This is Part 5 of a 5-part series: Sharing the Nile's Waters
Parts 1 / 2 / 3 / 4 / 5
Ethiopia is offering Egypt and Sudan an olive branch in their bitter dispute over sharing the waters of the Nile River. The offer includes possible joint ownership of a huge Ethiopian hydropower project that Egypt has tried to block.
Ethiopia’s Prime Minister Meles Zenawi launched a furious attack Friday on powerful interests seeking to prevent construction of a 5,200-megawatt dam on the Blue Nile, in the highlands along the Sudanese border.
Meles says the massive project would allow Ethiopia to earn precious foreign exchange from electricity exports. But traditional funding sources have dried up, largely due to opposition from environmentalists, as well as from Egypt, which depends almost totally on the Nile for its water supply.
Speaking to the opening session of an international hydropower conference, Meles vowed the $4.8-billion project would go ahead, even if impoverished Ethiopia has to pay the tab itself.
“We are so convinced of the justice of our cause, so sure of the strength of our arguments, so convinced of the role of our hydropower projects in eliminating poverty in our country that we will use every ounce of our strength, every dime of money that we can save to complete our program,” Meles said.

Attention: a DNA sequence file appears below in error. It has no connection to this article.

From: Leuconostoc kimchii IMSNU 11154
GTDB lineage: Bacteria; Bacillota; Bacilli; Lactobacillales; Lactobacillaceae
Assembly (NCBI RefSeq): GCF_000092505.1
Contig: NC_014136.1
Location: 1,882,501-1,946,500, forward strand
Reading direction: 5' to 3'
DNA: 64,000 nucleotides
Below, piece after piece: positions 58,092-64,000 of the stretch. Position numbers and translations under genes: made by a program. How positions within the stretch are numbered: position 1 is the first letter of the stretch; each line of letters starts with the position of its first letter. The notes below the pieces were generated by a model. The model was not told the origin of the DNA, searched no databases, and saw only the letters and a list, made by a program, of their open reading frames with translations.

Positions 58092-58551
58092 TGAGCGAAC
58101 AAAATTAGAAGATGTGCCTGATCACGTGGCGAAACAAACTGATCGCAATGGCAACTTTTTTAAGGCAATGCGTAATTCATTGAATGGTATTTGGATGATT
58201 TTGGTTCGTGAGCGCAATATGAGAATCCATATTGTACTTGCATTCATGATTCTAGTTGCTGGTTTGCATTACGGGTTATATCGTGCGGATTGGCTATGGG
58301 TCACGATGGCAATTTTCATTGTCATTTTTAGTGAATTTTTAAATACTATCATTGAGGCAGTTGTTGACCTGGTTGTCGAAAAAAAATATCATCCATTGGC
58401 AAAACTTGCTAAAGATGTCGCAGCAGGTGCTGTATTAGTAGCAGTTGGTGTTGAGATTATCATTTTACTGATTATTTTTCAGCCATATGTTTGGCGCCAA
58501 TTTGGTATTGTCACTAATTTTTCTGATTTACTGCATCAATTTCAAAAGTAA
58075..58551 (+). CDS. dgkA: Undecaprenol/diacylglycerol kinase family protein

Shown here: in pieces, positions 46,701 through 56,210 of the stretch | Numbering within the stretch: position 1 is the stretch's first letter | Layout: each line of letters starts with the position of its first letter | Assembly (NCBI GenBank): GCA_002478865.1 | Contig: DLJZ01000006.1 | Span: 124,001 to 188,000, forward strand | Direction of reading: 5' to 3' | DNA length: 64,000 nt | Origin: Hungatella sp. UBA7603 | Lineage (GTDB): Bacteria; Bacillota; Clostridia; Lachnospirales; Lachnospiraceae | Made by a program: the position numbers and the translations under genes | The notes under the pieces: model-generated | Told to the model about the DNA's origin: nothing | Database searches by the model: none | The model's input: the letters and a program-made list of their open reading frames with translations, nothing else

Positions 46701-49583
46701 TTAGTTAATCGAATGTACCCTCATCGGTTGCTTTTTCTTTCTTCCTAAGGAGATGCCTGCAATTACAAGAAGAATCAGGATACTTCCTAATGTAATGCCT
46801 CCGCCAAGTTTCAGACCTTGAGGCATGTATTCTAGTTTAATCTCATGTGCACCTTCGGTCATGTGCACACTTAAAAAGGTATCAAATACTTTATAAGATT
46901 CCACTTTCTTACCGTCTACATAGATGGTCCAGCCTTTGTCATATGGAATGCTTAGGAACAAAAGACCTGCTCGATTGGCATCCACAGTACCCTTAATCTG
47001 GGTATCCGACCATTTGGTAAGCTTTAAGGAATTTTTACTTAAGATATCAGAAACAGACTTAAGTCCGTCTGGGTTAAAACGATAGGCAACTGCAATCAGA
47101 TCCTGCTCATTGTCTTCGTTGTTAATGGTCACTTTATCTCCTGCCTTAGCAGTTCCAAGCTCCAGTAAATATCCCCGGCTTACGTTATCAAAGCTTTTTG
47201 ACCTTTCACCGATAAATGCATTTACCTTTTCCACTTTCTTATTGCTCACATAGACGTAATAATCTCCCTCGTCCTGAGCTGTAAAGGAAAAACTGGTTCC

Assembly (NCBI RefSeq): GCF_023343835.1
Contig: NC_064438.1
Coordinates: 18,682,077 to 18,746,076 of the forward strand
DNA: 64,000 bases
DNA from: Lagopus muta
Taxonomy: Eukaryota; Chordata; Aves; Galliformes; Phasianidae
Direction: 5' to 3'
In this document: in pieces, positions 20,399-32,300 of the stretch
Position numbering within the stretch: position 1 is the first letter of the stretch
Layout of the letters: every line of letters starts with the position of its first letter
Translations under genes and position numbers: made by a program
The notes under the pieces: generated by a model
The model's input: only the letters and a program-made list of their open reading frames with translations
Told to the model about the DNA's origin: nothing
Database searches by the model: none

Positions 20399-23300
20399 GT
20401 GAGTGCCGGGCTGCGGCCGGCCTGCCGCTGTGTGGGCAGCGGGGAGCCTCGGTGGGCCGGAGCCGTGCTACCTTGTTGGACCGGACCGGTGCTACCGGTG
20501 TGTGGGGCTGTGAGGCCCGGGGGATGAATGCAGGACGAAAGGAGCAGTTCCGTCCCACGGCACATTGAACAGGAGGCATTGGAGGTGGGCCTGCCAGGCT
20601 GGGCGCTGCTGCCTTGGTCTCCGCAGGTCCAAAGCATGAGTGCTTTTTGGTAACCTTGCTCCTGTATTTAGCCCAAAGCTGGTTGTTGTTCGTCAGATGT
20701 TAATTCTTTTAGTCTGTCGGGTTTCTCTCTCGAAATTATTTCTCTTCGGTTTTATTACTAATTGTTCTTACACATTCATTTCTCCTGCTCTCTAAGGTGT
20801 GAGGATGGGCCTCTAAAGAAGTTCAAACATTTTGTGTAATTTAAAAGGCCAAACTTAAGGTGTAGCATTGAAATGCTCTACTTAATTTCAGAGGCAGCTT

The Ethiopian leader blasted donors and lending agencies that have withheld support for the project, calling their action unjust.
“We need the support of all our partners to build the dam as our savings are inadequate,” Meles added. “If our partners are deterred from doing so because of the noisy campaign of environmental extremists and some politicians with old-fashioned ideas, they will in effect be condemning millions of Africans to poverty. That cannot be just. That cannot be fair.”
In comments to reporters after his speech, the Ethiopian leader held out hope that the post-Mubarak administration in Cairo might soften Egypt’s longstanding opposition to upstream use of Nile water.
“I am still hopeful that the current government in Egypt will recognize that this project has nothing but benefits to Egypt,” said Meles. “Nothing. I believe the Sudanese understand this has nothing but benefits to them.”
Meles said a change of heart by Cairo’s new leaders could open the way for cooperative agreements, including a deal that would give Egypt partial ownership of the dam.
“If there is a reconsideration, there will be time to consider many issues, including possibly joint ownership of the project itself. We are open to such ideas," said Meles.
Egypt’s ambassador to Ethiopia Tariq Ghuneim told VOA his country is open to negotiations to reach an amicable solution to the Nile water dispute. He said he could not comment on Meles’s proposal because he had not seen details, but said any agreement would be a “win-win” for all.
Ethiopian officials were vague on when construction of the so-called Great Millennium Dam would begin, saying only it would be ‘soon’, and would be completed in less than four years from the start date. They say it would create a reservoir of water twice as large as Lake Tana, landlocked Ethiopia’s largest body of water, but would not displace any people because it would be contained in the existing river gorge.
The Horn of Africa nation is hoping to increase its electricity generation capacity to 15,000 megawatts within 10 years. The World Bank says Ethiopia has the second greatest hydropower potential in Africa, after the Democratic Republic of Congo.